I actually am not sure it would sit at 50-50. A sh** ton of seats up for grabs in 2018 (which will be the midterms after the next president is picked) are held by democrats in states that usually vote republican. If the next GOP president does turn out to be a great uniter who also is pretty moderate, the GOP could quite feasibly get a chokehold in the senate because there is plenty of opportunity to get some gains

https://en.wikipedia.org...

The Dems, arguably, have safer holds in most of their states next election than the GOP this year.
"It's awfully considerate of you to think of me here,
And I'm much obliged to you for making it clear - that I'm not here."

-Syd Barrett

DDO Risk King
1harderthanyouthink
Posts: 13,100
Add as Friend
Challenge to a Debate
Send a Message
1/31/2016 2:49:28 AM
Posted: 10 months ago
My range for this would be (Democrats-Republicans) between 49-51 and 55-45.
"It's awfully considerate of you to think of me here,
And I'm much obliged to you for making it clear - that I'm not here."

-Syd Barrett

DDO Risk King
1harderthanyouthink
Posts: 13,100
Add as Friend
Challenge to a Debate
Send a Message
2/21/2016 5:21:35 AM
Posted: 9 months ago
How will the Supreme Court affect this?
"It's awfully considerate of you to think of me here,
And I'm much obliged to you for making it clear - that I'm not here."

-Syd Barrett

DDO Risk King
imabench
Posts: 21,206
Add as Friend
Challenge to a Debate
Send a Message
2/21/2016 6:25:46 AM
Posted: 9 months ago
At 2/21/2016 5:21:35 AM, 1harderthanyouthink wrote:
How will the Supreme Court affect this?

I dont see it having that much impact. Other headlines will come up that will bury Scalia's death into memory, and thats before we even get out of the primary's. Once we hit the general election, Scalia's death will seem as 'old news' as David Bowies
Kevin24018 : "He's just so mean it makes me want to ball up my fists and stamp on the ground"

7/14/16 = The Presidency Dies

DDO: THE MOVIE = http://www.debate.org...
http://www.debate.org...

VP of DDO from Dec 14th 2014 to Jan 1st 2015
1harderthanyouthink
Posts: 13,100
Add as Friend
Challenge to a Debate
Send a Message
2/21/2016 6:28:36 AM
Posted: 9 months ago
At 2/21/2016 6:25:46 AM, imabench wrote:
At 2/21/2016 5:21:35 AM, 1harderthanyouthink wrote:
How will the Supreme Court affect this?

I dont see it having that much impact. Other headlines will come up that will bury Scalia's death into memory, and thats before we even get out of the primary's. Once we hit the general election, Scalia's death will seem as 'old news' as David Bowies

What if the GOP blocks nominations for 300+ days...?
"It's awfully considerate of you to think of me here,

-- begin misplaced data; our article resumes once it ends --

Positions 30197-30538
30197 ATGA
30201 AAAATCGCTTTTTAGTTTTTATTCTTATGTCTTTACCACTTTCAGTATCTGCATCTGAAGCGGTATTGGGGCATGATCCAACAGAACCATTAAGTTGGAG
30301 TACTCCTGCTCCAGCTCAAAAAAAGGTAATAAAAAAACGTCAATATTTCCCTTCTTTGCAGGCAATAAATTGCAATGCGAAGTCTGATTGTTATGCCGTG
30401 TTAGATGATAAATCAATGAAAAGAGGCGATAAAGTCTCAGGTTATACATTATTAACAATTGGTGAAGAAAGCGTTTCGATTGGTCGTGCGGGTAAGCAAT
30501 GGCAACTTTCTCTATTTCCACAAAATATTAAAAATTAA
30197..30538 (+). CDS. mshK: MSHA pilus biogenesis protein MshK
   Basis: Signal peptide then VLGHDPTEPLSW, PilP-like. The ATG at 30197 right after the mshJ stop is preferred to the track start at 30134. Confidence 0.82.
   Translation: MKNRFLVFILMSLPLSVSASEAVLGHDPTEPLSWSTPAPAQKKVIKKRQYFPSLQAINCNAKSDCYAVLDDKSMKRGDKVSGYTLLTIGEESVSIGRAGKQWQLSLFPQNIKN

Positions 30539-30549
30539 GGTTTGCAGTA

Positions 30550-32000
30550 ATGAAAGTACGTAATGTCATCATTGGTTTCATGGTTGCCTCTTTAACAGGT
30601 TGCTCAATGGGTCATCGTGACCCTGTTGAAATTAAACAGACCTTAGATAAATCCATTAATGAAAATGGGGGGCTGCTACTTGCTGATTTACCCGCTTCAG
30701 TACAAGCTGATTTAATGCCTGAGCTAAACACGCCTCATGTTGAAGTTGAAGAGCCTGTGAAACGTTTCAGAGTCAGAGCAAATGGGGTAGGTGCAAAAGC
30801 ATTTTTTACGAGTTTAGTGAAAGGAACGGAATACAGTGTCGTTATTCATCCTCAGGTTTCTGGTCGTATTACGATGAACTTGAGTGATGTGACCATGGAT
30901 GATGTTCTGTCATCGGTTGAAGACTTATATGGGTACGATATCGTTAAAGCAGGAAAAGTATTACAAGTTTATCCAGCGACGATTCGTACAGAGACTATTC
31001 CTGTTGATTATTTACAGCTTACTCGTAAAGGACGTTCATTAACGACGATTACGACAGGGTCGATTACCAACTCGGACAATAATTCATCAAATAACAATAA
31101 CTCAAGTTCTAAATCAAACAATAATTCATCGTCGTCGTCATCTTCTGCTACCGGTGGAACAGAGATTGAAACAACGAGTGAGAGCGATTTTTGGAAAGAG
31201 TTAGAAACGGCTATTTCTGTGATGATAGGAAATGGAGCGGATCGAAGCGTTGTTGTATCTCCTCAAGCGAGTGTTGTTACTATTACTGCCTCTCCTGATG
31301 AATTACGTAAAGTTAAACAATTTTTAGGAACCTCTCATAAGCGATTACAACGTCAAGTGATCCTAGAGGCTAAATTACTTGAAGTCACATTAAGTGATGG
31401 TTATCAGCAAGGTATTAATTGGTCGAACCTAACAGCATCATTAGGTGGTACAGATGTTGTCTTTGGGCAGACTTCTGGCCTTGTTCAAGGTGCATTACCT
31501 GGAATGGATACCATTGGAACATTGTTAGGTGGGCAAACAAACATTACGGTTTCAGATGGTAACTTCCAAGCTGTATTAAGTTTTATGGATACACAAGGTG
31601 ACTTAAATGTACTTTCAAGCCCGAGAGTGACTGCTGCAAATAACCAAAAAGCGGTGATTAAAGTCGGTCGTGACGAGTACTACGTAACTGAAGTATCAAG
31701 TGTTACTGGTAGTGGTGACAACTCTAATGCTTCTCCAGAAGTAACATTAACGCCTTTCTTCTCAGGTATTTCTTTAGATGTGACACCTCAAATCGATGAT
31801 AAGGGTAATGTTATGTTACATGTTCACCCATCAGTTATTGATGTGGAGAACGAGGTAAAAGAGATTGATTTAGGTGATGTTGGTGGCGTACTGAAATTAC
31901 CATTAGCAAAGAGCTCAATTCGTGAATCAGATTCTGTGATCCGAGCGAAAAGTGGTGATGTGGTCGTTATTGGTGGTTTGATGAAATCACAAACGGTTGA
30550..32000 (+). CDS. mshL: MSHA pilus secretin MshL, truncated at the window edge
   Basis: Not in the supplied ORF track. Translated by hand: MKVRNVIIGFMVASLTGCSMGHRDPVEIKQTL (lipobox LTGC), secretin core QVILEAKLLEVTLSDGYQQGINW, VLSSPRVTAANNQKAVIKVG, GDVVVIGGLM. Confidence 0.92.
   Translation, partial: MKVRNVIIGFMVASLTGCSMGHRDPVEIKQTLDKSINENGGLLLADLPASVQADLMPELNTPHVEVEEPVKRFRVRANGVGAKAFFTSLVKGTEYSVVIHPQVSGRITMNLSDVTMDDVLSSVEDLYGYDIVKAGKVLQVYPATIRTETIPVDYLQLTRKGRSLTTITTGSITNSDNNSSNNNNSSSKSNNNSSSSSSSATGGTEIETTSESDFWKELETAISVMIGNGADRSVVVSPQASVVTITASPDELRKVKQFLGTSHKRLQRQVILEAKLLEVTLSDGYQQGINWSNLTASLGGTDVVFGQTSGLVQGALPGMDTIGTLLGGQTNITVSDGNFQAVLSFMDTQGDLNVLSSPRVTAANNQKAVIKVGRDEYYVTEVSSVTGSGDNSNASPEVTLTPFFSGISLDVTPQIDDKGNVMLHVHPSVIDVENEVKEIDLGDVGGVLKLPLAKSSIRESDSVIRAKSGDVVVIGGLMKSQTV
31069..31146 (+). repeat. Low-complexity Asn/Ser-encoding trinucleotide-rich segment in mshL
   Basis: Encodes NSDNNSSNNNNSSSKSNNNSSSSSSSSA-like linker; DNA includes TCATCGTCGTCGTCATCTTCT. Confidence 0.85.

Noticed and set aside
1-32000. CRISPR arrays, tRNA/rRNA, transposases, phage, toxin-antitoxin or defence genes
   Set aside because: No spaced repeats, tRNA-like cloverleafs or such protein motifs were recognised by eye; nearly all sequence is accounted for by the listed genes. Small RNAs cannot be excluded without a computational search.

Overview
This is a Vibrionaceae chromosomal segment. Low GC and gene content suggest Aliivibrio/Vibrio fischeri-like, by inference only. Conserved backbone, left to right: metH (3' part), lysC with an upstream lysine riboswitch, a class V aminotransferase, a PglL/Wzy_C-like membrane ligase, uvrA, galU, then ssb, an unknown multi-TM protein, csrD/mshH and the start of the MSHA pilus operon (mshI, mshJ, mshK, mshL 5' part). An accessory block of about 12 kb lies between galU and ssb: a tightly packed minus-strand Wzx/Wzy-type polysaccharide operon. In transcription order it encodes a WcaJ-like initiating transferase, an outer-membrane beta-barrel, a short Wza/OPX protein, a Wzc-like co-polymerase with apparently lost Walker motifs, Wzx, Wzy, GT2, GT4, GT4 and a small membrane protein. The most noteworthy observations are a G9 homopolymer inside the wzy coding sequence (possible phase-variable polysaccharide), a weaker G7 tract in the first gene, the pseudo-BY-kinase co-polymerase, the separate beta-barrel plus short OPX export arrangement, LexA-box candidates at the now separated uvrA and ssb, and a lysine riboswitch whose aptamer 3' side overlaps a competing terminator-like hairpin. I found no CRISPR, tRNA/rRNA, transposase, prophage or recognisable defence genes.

And I'm much obliged to you for making it clear - that I'm not here."

-Syd Barrett

DDO Risk King
imabench
Posts: 21,206
Add as Friend
Challenge to a Debate
Send a Message
2/21/2016 7:33:56 AM
Posted: 9 months ago
At 2/21/2016 6:28:36 AM, 1harderthanyouthink wrote:
At 2/21/2016 6:25:46 AM, imabench wrote:
At 2/21/2016 5:21:35 AM, 1harderthanyouthink wrote:
How will the Supreme Court affect this?

I dont see it having that much impact. Other headlines will come up that will bury Scalia's death into memory, and thats before we even get out of the primary's. Once we hit the general election, Scalia's death will seem as 'old news' as David Bowies

What if the GOP blocks nominations for 300+ days...?

It would rile up votes, but they'll cancel each other out. Annoyed democrats will turn out to vote for the Democratic candidates, and grateful Republicans will turn out to support the Republican candidate..... I suppose though that a GOP senator in a very liberal state could lose a seat over it.
Kevin24018 : "He's just so mean it makes me want to ball up my fists and stamp on the ground"

7/14/16 = The Presidency Dies

DDO: THE MOVIE = http://www.debate.org...
http://www.debate.org...

VP of DDO from Dec 14th 2014 to Jan 1st 2015
1harderthanyouthink
Posts: 13,100
Add as Friend
Challenge to a Debate
Send a Message
2/21/2016 7:36:09 AM
Posted: 9 months ago
At 2/21/2016 7:33:56 AM, imabench wrote:
At 2/21/2016 6:28:36 AM, 1harderthanyouthink wrote:
At 2/21/2016 6:25:46 AM, imabench wrote:
At 2/21/2016 5:21:35 AM, 1harderthanyouthink wrote:
How will the Supreme Court affect this?

I dont see it having that much impact. Other headlines will come up that will bury Scalia's death into memory, and thats before we even get out of the primary's. Once we hit the general election, Scalia's death will seem as 'old news' as David Bowies

What if the GOP blocks nominations for 300+ days...?

It would rile up votes, but they'll cancel each other out. Annoyed democrats will turn out to vote for the Democratic candidates, and grateful Republicans will turn out to support the Republican candidate..... I suppose though that a GOP senator in a very liberal state could lose a seat over it.

I mean...let's look at these states - if they follow the GOP's lead in these states, the independents will be utterly turned off by the obstructionism.
"It's awfully considerate of you to think of me here,
And I'm much obliged to you for making it clear - that I'm not here."

-Syd Barrett

DDO Risk King